Tulane dedicates new research facility

Close to 200 people packed into a second-floor room in the Donna and Paul Flower Hall for Research and Innovation for the building’s dedication ceremony Tuesday afternoon at Tulane University.

The new four-story $7.4 million building was described by Nick Altiero, dean of the School of Science and Engineering, as a catalyst for Tulane’s emergence as a science and engineering powerhouse, as well as for attracting scholars, expanding research and cultivating innovation.

The first floor of the 24,000-square-foot building houses the new incarnation of Taylor Laboratory, the former building on the site replaced by Flower Hall. The fourth floor has several laboratories ready for faculty and students to move into immediately, while the second and third floors have not yet been completed.

While Taylor Laboratory, built in 1949, was determined unsuitable to meet the needs of contemporary research, Altiero said that legacy continues within the new building.

Paul Flower, who earned his master’s degree in civil engineering from Tulane in 1975, is the president of Woodward Design+Build, the company that was contracted to construct the hall. Altiero described the Flowers as tireless supporters and generous benefactors of the school and city over two decades.

Flower said he believes the building represents not only growth for Tulane, but research and economic growth for the city and entire region, providing enhanced opportunities for future generations of students and as a vehicle for attracting the best and brightest to New Orleans.

“It’s a beautiful building that will house people that are going to make a tremendous contribution,” Flower said.

Altiero told the gathering he was impressed with the “lightening fast” construction of the hall, and that the ground-breaking ceremony held in the fall of 2011 seemed like “just yesterday.”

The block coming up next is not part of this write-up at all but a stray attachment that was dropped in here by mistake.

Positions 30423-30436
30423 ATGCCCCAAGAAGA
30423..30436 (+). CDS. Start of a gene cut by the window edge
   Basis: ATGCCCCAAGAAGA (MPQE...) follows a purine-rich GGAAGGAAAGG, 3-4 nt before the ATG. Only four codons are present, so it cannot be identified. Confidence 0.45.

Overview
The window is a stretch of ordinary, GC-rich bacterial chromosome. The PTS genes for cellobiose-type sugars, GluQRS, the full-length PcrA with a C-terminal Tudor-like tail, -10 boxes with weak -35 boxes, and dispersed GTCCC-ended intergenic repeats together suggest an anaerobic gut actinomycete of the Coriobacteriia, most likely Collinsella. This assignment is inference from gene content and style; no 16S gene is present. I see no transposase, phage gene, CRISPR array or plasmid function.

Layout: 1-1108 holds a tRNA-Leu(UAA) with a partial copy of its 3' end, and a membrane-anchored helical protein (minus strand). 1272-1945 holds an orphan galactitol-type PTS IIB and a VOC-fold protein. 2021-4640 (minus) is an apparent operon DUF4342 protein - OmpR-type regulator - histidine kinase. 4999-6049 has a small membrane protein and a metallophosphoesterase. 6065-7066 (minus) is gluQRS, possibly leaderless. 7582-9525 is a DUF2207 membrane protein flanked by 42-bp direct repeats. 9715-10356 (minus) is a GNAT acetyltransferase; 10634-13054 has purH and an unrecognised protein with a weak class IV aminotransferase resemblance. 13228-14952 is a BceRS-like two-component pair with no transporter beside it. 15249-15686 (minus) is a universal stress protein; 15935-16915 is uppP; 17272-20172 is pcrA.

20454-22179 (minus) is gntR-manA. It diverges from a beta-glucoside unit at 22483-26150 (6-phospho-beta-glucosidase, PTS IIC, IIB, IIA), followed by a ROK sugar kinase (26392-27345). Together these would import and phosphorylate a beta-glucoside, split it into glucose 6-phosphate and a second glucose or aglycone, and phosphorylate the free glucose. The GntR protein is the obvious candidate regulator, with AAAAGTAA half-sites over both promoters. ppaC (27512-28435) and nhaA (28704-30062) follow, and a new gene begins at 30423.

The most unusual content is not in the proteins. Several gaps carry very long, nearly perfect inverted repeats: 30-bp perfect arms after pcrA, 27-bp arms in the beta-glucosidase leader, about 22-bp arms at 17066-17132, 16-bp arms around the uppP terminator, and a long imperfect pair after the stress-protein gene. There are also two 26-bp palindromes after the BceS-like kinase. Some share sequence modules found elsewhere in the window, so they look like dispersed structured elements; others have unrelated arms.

Detailing the growth of the School of Science and Engineering since Hurricane Katrina, Altiero said that the size of the faculty increased from 104 members to 170, and the undergraduate student population increased from about 1,250 to 1,750. In that time, Altiero said the school has also seen a dramatic increase in the millions of dollars received in research grants, as well as patents and development of start-up businesses.

As the crowd dispersed from the ribbon-cutting ceremony to explore the building, visitors on the fourth floor enjoyed a sweeping view of the campus and the Uptown neighborhood through the wall of windows. The view on the top floor was only slightly impeded by a large live oak, for which the building, which is tucked back from the neighboring structures, was designed to accommodate.

Nicole Graas, development officer for the school, said that the second and third floors will be in part devoted to “support students wanting to be entrepreneurial in a very high-tech way.”

Primarily acting as a research lab, Altiero said the extra space was badly needed by the school. In all, the building will house 15 research labs for faculty, undergraduate and graduate students.

The school, which merges scientists and engineers, fosters the interaction between the two disciplines, Altiero said. The fourth floor will house chemists alongside chemical engineers. The scientists’ discoveries can inspire engineering applications, and the engineers can drive scientific discoveries, he said, thus diminishing the boundaries between the two.

“The objective is to reduce the time it takes for a scientific discovery to become an engineering innovation,” Altiero said.